How does heredity affect our weight? Part of the answer seems to be described in set-point theory, which proposes that each person’s body has a certain or “set” weight that it strives to maintain. The body tries to maintain its weight near the set-point by means of a thermostat-like physiological mechanism. When a person’s weight departs from the set-point, the body takes corrective measures, such as by increasing or decreasing metabolism. According to the theory, people whose caloric intake is either drastically reduced or increased for a few months should show rapid corresponding weight changes initially, but the weight should then show slower changes and reach a limit. Studies have found that these predictions are correct and that people quickly return to their original weight when they can eat what they want again But set-point theory is incomplete: it doesn’t explain, for instance, why some people who lose a lot of weight manage to keep it off.
The mechanism controlling the set-point seems to involve the hypothalamus. Research with animals has shown that damage to specific parts of the hypothalamus causes weight to change and eventually level off, suggesting that a new set-point has been established. If the damage is in the lateral region of the hypothalamus, the new set-point is for a lower weight; damage to the ventromedial region leads to obesity. One way the hypothalamus might regulate body weight is by monitoring some aspect of fat cells. One study found, for instance, that after obese people lost weight, they began to produce large amounts of an enzyme that makes it easier to store fat in cells and gain weight. Moreover, the more obese the people were before losing weight, the more of this enzyme they produced. It may be that the loss of fat in cells triggers the hypothalamus to initiate enzyme production to maintain the set-point.
Another way the hypothalamus may affect the process of weight control is by regulating the level of insulin in the person’s blood. Insulin is a hormone that is produced by the pancreas, speeds the conversion of sugar (glucose) to fat, and promotes the storage of fat in adipose tissue. Obese people tend to have high serum levels of insulin, which is called hyperinsulinemia. Elevations in serum insulin levels increase the person’s sensations of hunger, perceived pleasantness of sweet tastes, and food consumption. Taken together, these findings indicate that weight gain results from a biopsychosocial process in which physiological factors interact with psychological and environmental factors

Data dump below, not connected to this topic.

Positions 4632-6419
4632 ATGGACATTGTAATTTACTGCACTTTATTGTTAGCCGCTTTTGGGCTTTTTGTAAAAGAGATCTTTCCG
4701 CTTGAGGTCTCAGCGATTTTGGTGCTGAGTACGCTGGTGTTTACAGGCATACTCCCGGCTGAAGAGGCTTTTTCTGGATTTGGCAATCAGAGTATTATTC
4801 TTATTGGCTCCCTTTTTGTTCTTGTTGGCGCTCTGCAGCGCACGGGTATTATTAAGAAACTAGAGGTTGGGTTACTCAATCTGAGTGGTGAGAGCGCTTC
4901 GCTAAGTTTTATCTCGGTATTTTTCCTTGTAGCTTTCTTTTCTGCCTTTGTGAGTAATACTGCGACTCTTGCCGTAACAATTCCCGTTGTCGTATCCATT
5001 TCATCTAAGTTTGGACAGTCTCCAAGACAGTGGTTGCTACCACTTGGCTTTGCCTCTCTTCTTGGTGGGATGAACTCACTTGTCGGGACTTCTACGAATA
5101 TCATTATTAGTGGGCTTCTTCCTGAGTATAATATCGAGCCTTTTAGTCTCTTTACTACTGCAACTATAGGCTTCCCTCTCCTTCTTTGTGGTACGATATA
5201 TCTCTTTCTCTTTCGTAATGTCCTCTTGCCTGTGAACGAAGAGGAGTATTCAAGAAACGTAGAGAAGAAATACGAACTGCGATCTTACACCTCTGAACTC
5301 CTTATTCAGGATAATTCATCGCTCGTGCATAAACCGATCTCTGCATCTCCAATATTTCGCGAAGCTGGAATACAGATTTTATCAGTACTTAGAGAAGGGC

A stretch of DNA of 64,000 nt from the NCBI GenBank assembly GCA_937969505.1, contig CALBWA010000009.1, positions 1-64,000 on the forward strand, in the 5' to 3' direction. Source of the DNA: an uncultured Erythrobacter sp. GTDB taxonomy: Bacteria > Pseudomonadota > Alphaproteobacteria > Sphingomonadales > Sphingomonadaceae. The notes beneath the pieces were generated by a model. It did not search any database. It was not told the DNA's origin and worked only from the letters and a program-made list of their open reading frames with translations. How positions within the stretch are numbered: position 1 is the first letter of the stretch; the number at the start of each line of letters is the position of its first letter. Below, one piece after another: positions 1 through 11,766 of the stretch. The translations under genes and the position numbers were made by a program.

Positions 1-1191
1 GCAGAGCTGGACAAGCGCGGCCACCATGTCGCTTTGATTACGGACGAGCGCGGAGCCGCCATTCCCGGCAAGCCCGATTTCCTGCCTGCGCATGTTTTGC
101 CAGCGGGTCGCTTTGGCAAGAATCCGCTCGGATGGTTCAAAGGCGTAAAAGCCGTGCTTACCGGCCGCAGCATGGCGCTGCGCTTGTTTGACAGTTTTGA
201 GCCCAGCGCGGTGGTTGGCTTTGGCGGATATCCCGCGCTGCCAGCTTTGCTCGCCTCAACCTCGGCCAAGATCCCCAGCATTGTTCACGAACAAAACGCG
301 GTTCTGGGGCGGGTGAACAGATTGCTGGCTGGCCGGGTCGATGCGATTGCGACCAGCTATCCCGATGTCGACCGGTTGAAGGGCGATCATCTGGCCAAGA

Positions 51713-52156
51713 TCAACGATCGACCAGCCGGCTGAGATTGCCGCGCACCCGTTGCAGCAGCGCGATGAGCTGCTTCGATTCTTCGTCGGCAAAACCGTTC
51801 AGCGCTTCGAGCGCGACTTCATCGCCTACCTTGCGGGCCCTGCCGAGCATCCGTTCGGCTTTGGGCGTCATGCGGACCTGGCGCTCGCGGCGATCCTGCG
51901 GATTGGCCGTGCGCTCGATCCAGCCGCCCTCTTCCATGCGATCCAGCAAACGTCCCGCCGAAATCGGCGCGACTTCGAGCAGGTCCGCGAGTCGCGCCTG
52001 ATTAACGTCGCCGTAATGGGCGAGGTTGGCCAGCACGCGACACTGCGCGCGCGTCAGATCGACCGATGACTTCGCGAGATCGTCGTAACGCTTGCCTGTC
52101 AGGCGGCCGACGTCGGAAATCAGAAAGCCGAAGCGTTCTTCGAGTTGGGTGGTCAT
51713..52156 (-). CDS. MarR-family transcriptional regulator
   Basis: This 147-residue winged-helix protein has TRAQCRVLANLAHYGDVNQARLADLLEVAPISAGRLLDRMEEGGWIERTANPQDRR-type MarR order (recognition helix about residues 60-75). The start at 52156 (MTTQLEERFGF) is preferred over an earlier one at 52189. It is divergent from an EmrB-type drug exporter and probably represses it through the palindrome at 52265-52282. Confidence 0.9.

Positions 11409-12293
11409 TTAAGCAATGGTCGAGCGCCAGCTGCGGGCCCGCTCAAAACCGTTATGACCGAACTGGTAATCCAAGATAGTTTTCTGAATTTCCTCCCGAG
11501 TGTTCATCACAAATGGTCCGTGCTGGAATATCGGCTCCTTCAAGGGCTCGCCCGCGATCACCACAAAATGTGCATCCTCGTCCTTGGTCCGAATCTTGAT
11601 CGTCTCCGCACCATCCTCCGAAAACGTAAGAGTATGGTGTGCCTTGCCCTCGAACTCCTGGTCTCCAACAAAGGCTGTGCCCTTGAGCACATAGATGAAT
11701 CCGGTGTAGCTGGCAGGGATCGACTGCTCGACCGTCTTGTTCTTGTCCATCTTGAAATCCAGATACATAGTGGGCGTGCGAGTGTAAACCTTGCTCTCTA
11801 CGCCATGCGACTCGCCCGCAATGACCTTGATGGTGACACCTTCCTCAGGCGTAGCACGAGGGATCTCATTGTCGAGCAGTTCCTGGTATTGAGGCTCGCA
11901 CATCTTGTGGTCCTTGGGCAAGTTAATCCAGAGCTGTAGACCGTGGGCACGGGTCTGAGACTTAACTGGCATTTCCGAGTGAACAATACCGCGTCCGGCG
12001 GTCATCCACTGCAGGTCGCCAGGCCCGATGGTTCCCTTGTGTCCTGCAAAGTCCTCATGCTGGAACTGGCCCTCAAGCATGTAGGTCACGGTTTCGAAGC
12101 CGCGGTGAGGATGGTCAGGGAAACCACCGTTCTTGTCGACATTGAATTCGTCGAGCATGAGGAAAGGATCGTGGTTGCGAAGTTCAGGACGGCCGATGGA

It seems likely that the setting and function of the set-point in regulating a person’s weight depend on the number and size of fat cells in the body. Psychologist Kelly Brownell has suggested that people whose weights are above the set-point may be able to reduce fairly readily until the fat cells reach their lower limit in size. The body weight at which this level is reached would depend on the number of fat cells in the body. Since the number of fat cells increases mainly in childhood and adolescence, the diets of individuals during that time in the life span are likely to be very important. Obese children between 2 and 10 years of age have fat cells that are as large as those of adults. As these children gain weight, they do so mainly by adding fat cells. Fat cell size for normal-weight children does not reach adult levels until age 12, and the number of their fat cells does not increase very much between 2 and 10 years of age.